Abe Denies Cronyism Allegations as Support Continues to FallBy and
Japanese prime minister faces two-day grilling in parliament
Approval tumbles in three new polls amid growing distrust
Japanese Prime Minister Shinzo Abe sought to stem a slide in his popularity in a special parliamentary hearing Monday, reiterating his denials of cronyism, apologizing for disparaging remarks about opponents and vowing to focus on the economy.
Approval for Abe’s cabinet slumped again in three media polls conducted over the weekend. His support was at 26 percent, the lowest since he took office in 2012, in a poll conducted by the Mainichi newspaper, while disapproval was more than twice as high at 56 percent. Separate surveys by the Nikkei newspaper and FNN put support at 39 percent and 35 percent respectively.
Abe and his aides are facing two days of questioning over why one of his close friends received government backing to open the country’s first veterinary college in decades. He is set to reshuffle his cabinet early next month in a bid to claw back enough support to stay in his job at least until a party leadership election due in September 2018.
"There is a saying that one should never allow room for doubts," Abe told parliament. "Since this is a matter involving a friend of mine, it is understandable that the people would look at it with suspicion." But he added he had no intention of canceling the project.
One opposition lawmaker produced a large print of a photograph showing Abe and Kotaro Kake, whose foundation is set to open the veterinary college, holding up wine glasses to the camera. Abe said the two had been friends since they were students and sometimes treated one another to meals, but he denied that Kake had ever asked him for favors based on his political position and said he had never personally issued instructions on the project.
While support for the main opposition Democratic Party has faded into the low single figures, Abe faces potential rivals within his own LDP, raising questions over how long the government will continue with its economic program of unprecedented monetary easing, deregulation and limited attempts to restore fiscal health.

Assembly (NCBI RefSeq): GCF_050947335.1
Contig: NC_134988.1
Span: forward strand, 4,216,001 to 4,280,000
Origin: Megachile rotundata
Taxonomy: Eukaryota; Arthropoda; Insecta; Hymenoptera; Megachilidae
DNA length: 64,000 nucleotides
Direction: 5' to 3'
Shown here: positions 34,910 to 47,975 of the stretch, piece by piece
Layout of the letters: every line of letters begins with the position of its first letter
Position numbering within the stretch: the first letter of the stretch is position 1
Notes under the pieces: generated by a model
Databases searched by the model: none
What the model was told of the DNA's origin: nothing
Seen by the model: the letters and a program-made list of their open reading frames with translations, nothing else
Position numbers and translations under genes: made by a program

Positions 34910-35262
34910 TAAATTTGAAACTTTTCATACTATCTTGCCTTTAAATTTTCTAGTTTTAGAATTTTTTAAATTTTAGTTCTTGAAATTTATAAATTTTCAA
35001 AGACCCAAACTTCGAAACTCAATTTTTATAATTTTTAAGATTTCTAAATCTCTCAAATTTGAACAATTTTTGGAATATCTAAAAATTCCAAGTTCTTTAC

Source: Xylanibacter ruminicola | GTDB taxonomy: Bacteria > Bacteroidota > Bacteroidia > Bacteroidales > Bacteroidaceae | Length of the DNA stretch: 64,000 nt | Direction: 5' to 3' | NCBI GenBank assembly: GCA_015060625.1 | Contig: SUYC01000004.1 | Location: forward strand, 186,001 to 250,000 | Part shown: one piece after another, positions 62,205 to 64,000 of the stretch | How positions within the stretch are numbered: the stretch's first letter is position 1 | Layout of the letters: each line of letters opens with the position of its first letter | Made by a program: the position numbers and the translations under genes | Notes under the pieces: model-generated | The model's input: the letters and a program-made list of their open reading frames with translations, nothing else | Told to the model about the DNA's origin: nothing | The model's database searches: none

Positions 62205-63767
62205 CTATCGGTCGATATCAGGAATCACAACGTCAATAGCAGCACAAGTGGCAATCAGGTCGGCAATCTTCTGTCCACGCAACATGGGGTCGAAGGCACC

"To restore the trust of the people, I think I must press ahead with my work with care and sincerity and achieve results," Abe said. "The economy has been the administration’s top priority and it’s our job to create employment and raise wages," he added.
More than 60 percent of respondents to the Mainichi poll said Abe shouldn’t serve a third term as party leader. Only months ago, Abe appeared to be within reach of becoming the country’s longest-ever serving prime minister. The long-dominant party changed its rules in March to allow him to serve a third consecutive term as party president, which could have taken him through to 2021.
The fact that no general election needs to be held until the end of 2018 will probably help Abe keep his job for the time being, according to Tomoaki Iwai, a politics professor at Nihon University in Tokyo.
"His support rate is low, but he will stay on," said Iwai. "If there was an election scheduled in the near future, they would try to replace him before that, but they don’t need to hold one for quite a while."
Abe apologized Monday for lashing out at jeering opponents during a stump speech ahead of the July 2 Tokyo assembly election, in which his ruling party went on to suffer an historic defeat. In a fresh blow, an LDP-supported candidate lost to a rival backed by opposition parties in Sunday’s election for mayor of the northern city of Sendai.